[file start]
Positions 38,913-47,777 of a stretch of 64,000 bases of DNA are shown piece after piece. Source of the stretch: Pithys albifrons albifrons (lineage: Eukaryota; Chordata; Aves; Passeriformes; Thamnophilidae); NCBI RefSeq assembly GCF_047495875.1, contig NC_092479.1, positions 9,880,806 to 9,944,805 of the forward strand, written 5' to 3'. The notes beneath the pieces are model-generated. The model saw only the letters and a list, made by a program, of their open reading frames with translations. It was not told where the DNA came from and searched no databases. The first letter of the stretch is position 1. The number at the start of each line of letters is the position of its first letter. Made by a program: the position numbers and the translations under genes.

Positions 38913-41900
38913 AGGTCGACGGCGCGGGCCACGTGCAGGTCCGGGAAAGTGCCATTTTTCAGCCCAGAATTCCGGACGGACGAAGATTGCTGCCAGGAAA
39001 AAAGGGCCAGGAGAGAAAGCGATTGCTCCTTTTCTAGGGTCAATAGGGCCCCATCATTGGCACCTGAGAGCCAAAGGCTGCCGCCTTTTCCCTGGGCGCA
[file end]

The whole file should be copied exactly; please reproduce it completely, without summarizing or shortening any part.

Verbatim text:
Positions 38,913-47,777 of a stretch of 64,000 bases of DNA are shown piece after piece. Source of the stretch: Pithys albifrons albifrons (lineage: Eukaryota; Chordata; Aves; Passeriformes; Thamnophilidae); NCBI RefSeq assembly GCF_047495875.1, contig NC_092479.1, positions 9,880,806 to 9,944,805 of the forward strand, written 5' to 3'. The notes beneath the pieces are model-generated. The model saw only the letters and a list, made by a program, of their open reading frames with translations. It was not told where the DNA came from and searched no databases. The first letter of the stretch is position 1. The number at the start of each line of letters is the position of its first letter. Made by a program: the position numbers and the translations under genes.

Positions 38913-41900
38913 AGGTCGACGGCGCGGGCCACGTGCAGGTCCGGGAAAGTGCCATTTTTCAGCCCAGAATTCCGGACGGACGAAGATTGCTGCCAGGAAA
39001 AAAGGGCCAGGAGAGAAAGCGATTGCTCCTTTTCTAGGGTCAATAGGGCCCCATCATTGGCACCTGAGAGCCAAAGGCTGCCGCCTTTTCCCTGGGCGCA